Linear Regression, GLMs and GAMs with R
Linear Regression, GLMs and GAMs with R. How to extend linear regression to specify and estimate generalized linear models and additive models.
The name of this course is Linear Regression, GLMs and GAMs with R. The knowledge you will get with this indescribable online course is astonishing. How to extend linear regression to specify and estimate generalized linear models and additive models..
Not only will you be able to deeply internalize the concepts, but also their application in different fields won’t ever be a problem. The instructor is Geoffrey Hubona, Ph.D., one of the very best experts in this field.
Description of this course: Linear Regression, GLMs and GAMs with R
Course Description Linear Regression, GLMs and GAMs with R demonstrates how to use R to extend the basic assumptions and constraints of linear regression to specify, model, and interpret the results of generalized linear (GLMs) and generalized additive (GAMs) models. The course demonstrates the estimation of GLMs and GAMs by working through a series of practical examples from the book Generalized Additive Models: An Introduction with R by Simon N. Wood (Chapman & Antesala/CRC Texts in Statistical Science, 2006). Linear statistical models have a univariate response modeled as a linear function of predictor variables and a zero mean random error term. The assumption of linearity is a critical (and limiting) characteristic. Generalized linear models (GLMs) relax this assumption of linearity. They permit the expected value of the response variable to be a smoothed (e.g. non-linear) monotonic function of the linear predictors. GLMs also relax the assumption that the response variable is normally distributed by allowing for many distributions (e.g. común, poisson, binomial, log-linear, etc.). Generalized additive models (GAMs) are extensions of GLMs. GAMs allow for the estimation of regression coefficients that take the form of non-parametric smoothers. Nonparametric smoothers like lowess (locally weighted scatterplot smoothing) fit a smooth curve to data using localized subsets of the data. This course provides an overview of modeling GLMs and GAMs using R. GLMs, and especially GAMs, have evolved into standard statistical methodologies of considerable flexibility. The course addresses recent approaches to modeling, estimating and interpreting GAMs. The focus of the course is on modeling and interpreting GLMs and especially GAMs with R. Use of the freely available R software illustrates the practicalities of linear, generalized linear, and generalized additive models.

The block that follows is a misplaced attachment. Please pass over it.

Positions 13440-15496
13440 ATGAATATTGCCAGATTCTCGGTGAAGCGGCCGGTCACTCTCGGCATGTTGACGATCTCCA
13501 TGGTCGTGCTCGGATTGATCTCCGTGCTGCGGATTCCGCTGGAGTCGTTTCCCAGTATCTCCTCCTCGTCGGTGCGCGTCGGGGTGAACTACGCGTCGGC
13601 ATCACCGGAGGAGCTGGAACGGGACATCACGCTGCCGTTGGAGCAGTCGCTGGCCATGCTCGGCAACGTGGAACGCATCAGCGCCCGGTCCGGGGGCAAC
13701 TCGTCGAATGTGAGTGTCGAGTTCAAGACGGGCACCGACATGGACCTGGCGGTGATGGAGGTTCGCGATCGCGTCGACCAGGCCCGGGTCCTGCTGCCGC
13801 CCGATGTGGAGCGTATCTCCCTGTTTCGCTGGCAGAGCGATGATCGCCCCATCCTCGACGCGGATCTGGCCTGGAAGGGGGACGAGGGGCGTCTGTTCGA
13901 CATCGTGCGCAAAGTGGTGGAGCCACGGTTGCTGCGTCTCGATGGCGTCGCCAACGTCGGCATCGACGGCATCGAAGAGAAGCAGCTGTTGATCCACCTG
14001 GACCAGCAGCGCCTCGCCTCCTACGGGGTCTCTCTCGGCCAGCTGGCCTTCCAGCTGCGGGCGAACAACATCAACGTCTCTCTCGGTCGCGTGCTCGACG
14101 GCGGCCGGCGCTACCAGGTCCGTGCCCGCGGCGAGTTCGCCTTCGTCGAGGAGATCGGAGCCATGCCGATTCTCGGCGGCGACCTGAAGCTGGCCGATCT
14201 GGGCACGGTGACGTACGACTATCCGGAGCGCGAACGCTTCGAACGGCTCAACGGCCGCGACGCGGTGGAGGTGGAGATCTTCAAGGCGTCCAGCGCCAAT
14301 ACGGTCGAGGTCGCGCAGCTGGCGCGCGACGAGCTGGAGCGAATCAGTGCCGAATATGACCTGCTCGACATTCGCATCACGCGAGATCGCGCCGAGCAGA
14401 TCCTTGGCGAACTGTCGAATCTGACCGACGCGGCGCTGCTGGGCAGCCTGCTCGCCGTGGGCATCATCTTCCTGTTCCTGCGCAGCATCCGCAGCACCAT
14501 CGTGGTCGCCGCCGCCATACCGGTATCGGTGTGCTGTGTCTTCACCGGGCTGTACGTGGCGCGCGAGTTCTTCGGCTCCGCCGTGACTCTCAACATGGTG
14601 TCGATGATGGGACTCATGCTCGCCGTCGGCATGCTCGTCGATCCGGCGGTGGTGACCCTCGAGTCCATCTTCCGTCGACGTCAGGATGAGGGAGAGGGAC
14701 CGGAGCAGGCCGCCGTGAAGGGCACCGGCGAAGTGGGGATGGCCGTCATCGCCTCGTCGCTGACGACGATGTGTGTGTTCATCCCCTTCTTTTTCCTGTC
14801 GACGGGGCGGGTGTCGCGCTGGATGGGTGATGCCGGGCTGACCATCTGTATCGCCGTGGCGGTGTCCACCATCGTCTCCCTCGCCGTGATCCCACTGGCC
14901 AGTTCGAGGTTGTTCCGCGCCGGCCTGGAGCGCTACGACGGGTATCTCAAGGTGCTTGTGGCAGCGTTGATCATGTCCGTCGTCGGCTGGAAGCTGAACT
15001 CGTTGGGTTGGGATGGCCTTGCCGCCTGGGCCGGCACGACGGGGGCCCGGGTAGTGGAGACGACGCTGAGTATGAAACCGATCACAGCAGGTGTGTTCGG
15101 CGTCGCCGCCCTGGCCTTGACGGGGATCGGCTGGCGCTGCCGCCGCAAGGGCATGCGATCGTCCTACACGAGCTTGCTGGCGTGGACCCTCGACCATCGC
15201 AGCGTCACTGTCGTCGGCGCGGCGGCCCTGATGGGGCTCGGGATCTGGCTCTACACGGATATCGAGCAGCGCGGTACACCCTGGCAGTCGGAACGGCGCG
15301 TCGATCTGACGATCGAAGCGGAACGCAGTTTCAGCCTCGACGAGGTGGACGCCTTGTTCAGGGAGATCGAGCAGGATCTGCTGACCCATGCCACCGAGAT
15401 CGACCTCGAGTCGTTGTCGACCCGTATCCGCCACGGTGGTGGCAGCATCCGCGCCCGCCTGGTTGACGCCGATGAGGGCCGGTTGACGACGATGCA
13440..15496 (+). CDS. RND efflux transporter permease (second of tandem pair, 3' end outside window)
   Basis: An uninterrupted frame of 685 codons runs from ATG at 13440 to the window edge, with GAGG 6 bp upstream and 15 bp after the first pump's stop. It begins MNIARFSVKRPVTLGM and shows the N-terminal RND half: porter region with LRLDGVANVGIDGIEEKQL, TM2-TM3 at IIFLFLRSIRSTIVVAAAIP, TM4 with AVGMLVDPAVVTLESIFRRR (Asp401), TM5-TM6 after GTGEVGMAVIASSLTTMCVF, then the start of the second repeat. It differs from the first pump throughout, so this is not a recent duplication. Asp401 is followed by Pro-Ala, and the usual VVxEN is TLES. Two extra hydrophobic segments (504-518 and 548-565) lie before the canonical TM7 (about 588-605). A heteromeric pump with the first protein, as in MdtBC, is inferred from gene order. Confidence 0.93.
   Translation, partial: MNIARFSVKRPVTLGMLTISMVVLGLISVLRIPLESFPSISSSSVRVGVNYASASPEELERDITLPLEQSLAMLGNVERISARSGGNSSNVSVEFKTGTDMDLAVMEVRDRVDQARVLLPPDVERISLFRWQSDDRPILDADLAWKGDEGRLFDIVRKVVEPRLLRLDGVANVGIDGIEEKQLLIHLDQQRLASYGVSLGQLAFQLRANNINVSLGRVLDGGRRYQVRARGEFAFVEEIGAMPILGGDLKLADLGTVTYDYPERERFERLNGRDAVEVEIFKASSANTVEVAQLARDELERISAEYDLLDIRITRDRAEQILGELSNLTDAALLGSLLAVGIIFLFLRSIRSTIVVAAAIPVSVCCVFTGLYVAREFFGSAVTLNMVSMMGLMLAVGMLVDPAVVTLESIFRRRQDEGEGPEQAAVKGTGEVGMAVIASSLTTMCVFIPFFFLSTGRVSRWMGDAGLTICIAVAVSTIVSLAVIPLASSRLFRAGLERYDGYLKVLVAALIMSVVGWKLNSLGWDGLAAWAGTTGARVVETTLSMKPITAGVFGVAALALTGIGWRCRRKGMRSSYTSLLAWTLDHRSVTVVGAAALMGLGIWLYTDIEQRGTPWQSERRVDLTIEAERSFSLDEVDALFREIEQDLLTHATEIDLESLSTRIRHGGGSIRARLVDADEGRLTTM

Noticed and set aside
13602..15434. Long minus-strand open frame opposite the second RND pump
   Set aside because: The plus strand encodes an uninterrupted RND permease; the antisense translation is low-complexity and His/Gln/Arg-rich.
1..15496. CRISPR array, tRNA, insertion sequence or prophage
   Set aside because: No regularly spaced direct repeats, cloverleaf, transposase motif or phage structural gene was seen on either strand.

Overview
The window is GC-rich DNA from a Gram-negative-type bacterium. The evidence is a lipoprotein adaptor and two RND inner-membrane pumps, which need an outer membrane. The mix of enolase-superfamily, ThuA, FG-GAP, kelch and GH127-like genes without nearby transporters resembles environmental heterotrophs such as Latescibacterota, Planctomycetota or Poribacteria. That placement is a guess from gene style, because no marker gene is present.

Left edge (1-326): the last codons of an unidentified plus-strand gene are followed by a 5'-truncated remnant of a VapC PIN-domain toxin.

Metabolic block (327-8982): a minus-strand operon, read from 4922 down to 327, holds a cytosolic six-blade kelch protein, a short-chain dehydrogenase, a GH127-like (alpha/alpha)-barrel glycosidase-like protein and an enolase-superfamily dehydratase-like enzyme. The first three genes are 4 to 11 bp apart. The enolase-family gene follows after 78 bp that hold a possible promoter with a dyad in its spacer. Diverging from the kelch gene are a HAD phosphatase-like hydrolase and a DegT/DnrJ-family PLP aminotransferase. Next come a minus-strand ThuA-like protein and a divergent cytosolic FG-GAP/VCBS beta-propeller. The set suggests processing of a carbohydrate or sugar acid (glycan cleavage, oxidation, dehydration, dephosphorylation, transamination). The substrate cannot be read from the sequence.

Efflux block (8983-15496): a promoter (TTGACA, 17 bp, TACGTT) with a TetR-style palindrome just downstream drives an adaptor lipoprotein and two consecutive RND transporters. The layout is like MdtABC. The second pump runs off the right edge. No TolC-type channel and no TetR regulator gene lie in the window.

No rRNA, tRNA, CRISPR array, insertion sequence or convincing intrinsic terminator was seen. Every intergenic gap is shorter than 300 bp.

Requirements of this course: Linear Regression, GLMs and GAMs with R
What are the requirements? Students will need to install R and R Commander software but ample instruction for doing so is provided.
What will you learn in this course: Linear Regression, GLMs and GAMs with R?
What am I going to get from this course? Understand the assumptions of ordinary least squares (OLS) linear regression. Specify, estimate and interpret linear (regression) models using R. Understand how the assumptions of OLS regression are modified (relaxed) in order to specify, estimate and interpret generalized linear models (GLMs). Specify, estimate and interpret GLMs using R. Understand the mechanics and limitations of specifying, estimating and interpreting generalized additive models (GAMs).
Target audience of this course: Linear Regression, GLMs and GAMs with R
Who is the target audience? This course would be useful for anyone involved with linear modeling estimation, including graduate students and/or working professionals in quantitative modeling and data analysis. The focus, and majority of content, of this course is on generalized additive modeling. Anyone who wishes to learn how to specify, estimate and interpret GAMs would especially benefit from this course.
Geoffrey Hubona, Ph.D.
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